They say, so, you wanna teach AP?
And you think, oh my god, I can't believe that (a) they think I'm smart enough to and (b) I'm experienced enough to without having to wait until I've been at the school for forty billion years and (c) I'll get to teach kids who are, y'know, MOTIVATED, and so you say, of course, sure! even though it's possibly been, say, perhaps, a DECADE since you took that ONE CLASS in the subject. (Somehow, maybe, they think because you come from business you have some deep insight into the subject. You let that misconception lie, because, hey, you get to teach AP!)
You don't think about the fact that EVERY DAY you have to make up what you're going to teach them.
And GOD FORBID they ask questions! Because if it isn't about today's (okay, maybe also tomorrow's) lessons, you really truly might not know. Given, there's worse things than saying, "Okay, I don't remember, but I'll get back to you." But still.
And you really really really REALLY don't think about what that week (month!) before the AP test is really like. When you worry that that one part that you didn't emphasize enough is what is gonna be the difference between them passing with a 3 or not passing. When you think, okay, I didn't teach probability well enough and now they're all stressed about it even though it's not that tough or really that important so they're spending time on probability even though it's only like 10% of the test when they COULD be spending studying time on inference tests! Which are way more important!
You don't think you'll be waking up at 4 a.m. wondering what the HELL are you doing in class today and HOW will you get through the day and OH DEAR GOD WHAT IF YOU'RE LETTING EVERYONE DOWN????
You don't think of that.
You just think, "AP! That's cool!"
Of course, you also don't think you'll be falling in love, just a little bit, with these kids who are leaving the school next year and that you'll never see again. You don't think that you'll ride the acceptance roller coaster with them as they sort the next major chapter of their lives out. You don't think of how momentous senior year is, and relationships are, and how you'll deal with all of these almost-adults and how you just want them to come back in five years and let you know how they're doing.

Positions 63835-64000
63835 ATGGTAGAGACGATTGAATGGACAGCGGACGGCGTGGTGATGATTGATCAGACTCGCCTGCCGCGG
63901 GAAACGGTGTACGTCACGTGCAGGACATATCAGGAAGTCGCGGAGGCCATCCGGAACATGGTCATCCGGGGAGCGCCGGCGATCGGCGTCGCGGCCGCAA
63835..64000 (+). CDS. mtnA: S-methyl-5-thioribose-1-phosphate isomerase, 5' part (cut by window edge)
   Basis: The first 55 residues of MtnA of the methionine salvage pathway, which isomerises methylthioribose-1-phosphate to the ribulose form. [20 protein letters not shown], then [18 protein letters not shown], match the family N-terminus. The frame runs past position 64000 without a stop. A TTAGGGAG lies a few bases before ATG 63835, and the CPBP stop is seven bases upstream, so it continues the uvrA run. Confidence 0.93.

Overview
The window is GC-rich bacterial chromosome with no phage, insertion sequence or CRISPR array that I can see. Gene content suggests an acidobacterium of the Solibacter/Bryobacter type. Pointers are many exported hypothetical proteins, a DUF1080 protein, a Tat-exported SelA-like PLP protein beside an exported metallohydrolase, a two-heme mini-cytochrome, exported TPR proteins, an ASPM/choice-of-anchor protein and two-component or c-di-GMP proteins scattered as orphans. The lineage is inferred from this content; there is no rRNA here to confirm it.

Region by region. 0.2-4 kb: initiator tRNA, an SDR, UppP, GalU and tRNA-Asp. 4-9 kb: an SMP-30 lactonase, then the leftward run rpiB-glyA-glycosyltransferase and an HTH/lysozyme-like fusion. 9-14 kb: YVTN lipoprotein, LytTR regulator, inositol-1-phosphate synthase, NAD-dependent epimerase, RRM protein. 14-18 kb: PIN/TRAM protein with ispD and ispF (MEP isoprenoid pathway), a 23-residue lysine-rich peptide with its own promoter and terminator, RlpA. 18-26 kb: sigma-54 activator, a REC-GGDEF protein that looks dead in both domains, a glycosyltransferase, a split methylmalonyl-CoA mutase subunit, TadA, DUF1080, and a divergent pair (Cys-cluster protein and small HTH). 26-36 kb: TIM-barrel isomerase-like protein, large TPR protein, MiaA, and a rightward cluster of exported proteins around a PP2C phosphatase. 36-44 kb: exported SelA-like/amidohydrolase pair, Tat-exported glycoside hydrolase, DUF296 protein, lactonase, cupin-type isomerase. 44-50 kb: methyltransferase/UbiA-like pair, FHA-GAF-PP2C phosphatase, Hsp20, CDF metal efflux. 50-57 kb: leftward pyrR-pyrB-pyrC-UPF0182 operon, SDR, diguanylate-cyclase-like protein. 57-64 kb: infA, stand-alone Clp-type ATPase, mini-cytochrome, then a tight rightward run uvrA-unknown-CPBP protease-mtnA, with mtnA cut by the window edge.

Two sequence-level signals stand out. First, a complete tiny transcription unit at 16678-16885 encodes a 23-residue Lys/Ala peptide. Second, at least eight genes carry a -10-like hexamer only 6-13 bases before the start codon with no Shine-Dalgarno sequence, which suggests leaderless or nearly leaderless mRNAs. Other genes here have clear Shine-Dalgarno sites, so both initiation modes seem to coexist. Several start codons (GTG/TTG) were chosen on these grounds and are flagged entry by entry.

You don't think of that either, of how they're going to take this tiny bit of your heart with them when they leave.
You just think, "AP! That means I don't have anything to do after the AP test! for a month until the end of school!"
You don't think that your life, until that AP test, is a slave to What The AP Test Tests and that you'll always feel inadequate. That getting these kids to pass will take over your life and you'll spend--yes--it's true--FIFTEEN HOUR DAYS because you have pizza-bribed study sessions because you just want them to pass, if they could pass then you haven't let anyone down.
Good Gods and Goddesses. My life, until May 8th, is a walking, living, breathing ulcer.
"Yeah, AP! That'd be great!"